A bill to provide assistance for the modernization, renovation, and repair of elementary school and secondary school buildings in public school districts and community colleges across the United States in order to support the achievement of improved educational outcomes in those schools, and for other purposes.
The bill’s titles are written by its sponsor.
Sponsor and status
Sponsor. Senator for Ohio. Democrat.
Last Updated: Sep 21, 2011
Length: 27 pages
112th Congress (2011–2013)
This bill was introduced on September 21, 2011, in a previous session of Congress, but it did not receive a vote.
Sep 21, 2011
Bills and resolutions are referred to committees which debate the bill before possibly sending it on to the whole chamber.
S. 1597 (112th) was a bill in the United States Congress.
A bill must be passed by both the House and Senate in identical form and then be signed by the President to become law.
Bills numbers restart every two years. That means there are other bills with the number S. 1597. This is the one from the 112th Congress.
This bill was introduced in the 112th Congress, which met from Jan 5, 2011 to Jan 3, 2013. Legislation not enacted by the end of a Congress is cleared from the books.
How to cite this information.
We recommend the following MLA-formatted citation when using the information you see here in academic work:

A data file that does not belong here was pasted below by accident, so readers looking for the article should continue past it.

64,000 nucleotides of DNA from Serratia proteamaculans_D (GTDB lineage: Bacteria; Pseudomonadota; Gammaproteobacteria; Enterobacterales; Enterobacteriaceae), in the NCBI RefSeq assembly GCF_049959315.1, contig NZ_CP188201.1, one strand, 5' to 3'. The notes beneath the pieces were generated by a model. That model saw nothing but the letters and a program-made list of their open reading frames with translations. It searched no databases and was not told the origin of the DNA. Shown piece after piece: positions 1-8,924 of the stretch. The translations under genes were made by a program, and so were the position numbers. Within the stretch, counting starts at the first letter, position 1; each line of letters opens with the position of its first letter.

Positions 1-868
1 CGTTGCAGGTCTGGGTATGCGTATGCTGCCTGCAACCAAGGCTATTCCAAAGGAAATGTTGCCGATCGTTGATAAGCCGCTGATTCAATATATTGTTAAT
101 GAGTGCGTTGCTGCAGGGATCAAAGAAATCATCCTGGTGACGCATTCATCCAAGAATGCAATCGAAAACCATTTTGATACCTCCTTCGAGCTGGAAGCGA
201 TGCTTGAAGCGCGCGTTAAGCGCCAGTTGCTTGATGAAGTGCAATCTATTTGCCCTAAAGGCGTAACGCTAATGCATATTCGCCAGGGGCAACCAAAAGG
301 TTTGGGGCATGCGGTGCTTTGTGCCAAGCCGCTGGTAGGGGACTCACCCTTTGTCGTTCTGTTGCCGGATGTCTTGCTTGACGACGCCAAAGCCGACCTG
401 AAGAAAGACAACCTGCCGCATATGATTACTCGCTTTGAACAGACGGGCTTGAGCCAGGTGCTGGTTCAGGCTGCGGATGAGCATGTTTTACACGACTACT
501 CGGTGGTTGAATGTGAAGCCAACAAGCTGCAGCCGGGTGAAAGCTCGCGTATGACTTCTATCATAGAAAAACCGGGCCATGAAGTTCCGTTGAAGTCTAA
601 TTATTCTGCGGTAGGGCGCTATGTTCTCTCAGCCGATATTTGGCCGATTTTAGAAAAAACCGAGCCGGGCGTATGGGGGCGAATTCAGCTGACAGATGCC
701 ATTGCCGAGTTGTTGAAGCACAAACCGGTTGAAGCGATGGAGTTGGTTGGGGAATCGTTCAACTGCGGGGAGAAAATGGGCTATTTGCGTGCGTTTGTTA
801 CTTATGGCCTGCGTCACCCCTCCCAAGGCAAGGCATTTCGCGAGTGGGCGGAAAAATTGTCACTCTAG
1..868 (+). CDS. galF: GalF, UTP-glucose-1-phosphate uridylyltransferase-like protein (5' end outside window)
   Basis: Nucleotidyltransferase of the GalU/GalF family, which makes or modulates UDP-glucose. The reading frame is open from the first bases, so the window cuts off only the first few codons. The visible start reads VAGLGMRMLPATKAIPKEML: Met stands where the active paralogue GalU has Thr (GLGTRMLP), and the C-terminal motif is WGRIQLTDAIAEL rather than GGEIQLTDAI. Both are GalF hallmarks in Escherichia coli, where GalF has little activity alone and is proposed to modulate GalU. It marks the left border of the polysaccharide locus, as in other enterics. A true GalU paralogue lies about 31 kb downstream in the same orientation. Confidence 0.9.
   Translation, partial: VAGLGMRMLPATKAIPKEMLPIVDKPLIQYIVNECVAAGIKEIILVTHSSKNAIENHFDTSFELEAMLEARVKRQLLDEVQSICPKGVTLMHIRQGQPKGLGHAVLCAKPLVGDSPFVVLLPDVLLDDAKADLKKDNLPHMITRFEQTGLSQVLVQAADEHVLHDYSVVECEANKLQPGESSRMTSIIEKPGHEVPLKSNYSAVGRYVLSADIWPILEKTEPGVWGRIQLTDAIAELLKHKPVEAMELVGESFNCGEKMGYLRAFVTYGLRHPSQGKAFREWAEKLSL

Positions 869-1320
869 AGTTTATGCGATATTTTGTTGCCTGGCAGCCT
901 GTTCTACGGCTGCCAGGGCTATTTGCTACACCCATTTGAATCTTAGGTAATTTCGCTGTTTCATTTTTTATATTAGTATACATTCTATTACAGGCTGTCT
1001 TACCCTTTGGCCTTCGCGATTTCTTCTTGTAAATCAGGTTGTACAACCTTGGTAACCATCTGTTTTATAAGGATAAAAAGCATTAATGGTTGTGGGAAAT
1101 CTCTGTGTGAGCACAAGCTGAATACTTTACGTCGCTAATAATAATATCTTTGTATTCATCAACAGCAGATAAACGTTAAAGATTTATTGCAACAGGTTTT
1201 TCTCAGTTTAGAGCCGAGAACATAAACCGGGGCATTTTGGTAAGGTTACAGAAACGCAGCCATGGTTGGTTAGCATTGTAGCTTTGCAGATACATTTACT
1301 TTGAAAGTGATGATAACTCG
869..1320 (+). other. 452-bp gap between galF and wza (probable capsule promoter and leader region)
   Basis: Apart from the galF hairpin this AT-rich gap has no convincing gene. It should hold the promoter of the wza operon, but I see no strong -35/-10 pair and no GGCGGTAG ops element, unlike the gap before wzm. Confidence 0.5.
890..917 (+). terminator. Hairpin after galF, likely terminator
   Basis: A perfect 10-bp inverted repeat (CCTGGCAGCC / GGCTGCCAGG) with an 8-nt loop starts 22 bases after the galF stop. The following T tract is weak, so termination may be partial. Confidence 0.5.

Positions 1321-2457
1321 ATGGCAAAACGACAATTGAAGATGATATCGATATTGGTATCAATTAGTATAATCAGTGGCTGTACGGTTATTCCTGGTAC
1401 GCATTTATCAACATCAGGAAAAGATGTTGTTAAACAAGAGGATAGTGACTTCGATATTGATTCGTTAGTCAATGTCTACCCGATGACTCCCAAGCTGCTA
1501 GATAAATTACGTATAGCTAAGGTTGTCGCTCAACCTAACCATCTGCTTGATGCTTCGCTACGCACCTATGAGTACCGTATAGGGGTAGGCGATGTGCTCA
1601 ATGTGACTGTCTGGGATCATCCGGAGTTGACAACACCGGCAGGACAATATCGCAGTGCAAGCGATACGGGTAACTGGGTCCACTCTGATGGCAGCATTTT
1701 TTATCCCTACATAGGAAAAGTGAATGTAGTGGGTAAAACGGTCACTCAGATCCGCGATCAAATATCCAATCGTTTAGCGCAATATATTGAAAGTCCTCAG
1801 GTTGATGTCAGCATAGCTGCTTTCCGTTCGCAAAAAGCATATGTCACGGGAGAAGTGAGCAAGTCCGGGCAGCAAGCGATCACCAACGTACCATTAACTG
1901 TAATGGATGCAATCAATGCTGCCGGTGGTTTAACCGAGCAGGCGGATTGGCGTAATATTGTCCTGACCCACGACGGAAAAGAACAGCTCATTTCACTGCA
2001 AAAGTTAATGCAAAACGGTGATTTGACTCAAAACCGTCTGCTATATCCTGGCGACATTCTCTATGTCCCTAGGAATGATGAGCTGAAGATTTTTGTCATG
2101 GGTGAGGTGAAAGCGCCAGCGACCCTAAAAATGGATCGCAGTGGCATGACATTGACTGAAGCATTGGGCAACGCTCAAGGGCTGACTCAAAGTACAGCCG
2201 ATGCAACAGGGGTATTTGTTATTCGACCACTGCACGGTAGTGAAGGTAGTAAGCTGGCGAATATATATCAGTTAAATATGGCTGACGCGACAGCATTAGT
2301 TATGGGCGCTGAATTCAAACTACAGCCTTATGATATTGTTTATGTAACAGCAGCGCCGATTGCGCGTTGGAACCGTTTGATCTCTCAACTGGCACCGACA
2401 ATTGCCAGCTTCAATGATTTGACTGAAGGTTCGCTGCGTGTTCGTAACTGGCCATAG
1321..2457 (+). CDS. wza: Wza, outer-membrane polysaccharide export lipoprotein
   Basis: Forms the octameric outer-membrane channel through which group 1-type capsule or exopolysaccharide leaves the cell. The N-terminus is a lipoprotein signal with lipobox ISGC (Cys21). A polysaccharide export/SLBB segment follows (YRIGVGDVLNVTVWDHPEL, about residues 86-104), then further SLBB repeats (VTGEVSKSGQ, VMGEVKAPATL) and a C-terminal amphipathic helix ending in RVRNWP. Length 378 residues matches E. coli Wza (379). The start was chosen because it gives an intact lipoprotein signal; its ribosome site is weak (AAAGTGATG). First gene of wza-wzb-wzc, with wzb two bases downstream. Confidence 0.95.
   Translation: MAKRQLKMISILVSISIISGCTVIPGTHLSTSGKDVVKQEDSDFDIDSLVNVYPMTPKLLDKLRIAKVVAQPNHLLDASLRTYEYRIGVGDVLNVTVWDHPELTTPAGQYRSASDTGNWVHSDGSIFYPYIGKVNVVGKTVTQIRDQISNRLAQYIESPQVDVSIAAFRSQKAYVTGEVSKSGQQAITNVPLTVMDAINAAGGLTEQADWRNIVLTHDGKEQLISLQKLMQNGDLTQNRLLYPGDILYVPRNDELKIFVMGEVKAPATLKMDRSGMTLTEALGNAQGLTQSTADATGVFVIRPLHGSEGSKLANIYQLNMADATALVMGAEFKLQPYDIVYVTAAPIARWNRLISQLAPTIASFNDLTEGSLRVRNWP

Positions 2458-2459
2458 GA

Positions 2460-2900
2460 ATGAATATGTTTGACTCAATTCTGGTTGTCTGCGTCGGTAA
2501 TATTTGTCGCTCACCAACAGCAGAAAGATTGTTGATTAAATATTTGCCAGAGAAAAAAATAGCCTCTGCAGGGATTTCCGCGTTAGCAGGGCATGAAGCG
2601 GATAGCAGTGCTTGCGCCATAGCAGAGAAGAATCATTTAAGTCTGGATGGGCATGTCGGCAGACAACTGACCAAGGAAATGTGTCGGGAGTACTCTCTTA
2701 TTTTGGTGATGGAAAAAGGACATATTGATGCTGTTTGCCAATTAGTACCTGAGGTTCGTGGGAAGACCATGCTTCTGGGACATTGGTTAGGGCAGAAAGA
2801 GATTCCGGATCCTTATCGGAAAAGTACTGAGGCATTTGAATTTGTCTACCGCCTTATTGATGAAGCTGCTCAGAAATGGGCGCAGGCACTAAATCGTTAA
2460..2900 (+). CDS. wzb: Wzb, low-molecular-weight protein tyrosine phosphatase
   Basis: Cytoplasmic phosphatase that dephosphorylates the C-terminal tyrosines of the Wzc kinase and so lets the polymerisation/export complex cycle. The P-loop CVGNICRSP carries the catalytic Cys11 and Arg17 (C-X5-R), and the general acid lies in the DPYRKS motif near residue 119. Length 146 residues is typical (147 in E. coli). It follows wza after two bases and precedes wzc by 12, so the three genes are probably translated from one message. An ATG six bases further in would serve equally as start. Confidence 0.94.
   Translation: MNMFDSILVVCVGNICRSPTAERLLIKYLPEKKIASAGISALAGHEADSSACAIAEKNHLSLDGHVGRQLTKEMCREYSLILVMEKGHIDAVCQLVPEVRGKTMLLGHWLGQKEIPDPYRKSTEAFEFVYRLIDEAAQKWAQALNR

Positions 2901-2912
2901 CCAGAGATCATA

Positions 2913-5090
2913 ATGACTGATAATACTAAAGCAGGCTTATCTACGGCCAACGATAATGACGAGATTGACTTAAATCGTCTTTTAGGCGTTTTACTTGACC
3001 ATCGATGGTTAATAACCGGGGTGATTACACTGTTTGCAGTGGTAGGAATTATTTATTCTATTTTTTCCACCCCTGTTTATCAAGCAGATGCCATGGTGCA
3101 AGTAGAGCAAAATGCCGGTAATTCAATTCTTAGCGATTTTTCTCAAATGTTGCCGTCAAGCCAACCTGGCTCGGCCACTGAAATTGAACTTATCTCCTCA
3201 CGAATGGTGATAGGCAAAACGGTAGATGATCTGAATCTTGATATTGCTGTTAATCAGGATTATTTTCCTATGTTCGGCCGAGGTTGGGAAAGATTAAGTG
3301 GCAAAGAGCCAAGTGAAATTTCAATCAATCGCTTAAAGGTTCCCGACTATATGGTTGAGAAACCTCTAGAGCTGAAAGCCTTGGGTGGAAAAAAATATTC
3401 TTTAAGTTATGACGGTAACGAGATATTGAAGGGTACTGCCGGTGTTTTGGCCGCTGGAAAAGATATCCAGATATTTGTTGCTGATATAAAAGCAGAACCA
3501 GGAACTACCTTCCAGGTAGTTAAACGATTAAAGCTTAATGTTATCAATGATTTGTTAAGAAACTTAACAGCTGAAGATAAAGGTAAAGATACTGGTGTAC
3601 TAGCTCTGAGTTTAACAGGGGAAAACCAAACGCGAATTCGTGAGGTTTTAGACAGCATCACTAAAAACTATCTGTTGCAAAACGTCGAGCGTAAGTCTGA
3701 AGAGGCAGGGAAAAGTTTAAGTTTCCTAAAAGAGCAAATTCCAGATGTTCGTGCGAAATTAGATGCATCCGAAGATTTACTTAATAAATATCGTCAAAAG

GovTrack.us. (2021). S. 1597 — 112th Congress: Fix America’s Schools Today Act of 2011. Retrieved from https://www.govtrack.us/congress/bills/112/s1597
“S. 1597 — 112th Congress: Fix America’s Schools Today Act of 2011.” www.GovTrack.us. 2011. January 18, 2021 <https://www.govtrack.us/congress/bills/112/s1597>
Fix America’s Schools Today Act of 2011, S. 1597, 112th Cong..
|title=S. 1597 (112th)
|accessdate=January 18, 2021
|author=112th Congress (2011)
|date=September 21, 2011
|quote=Fix America’s Schools Today Act of 2011
Where is this information from?
GovTrack automatically collects legislative information from a variety of governmental and non-governmental sources. This page is sourced primarily from Congress.gov, the official portal of the United States Congress. Congress.gov is generally updated one day after events occur, and so legislative activity shown here may be one day behind. Data via the congress project.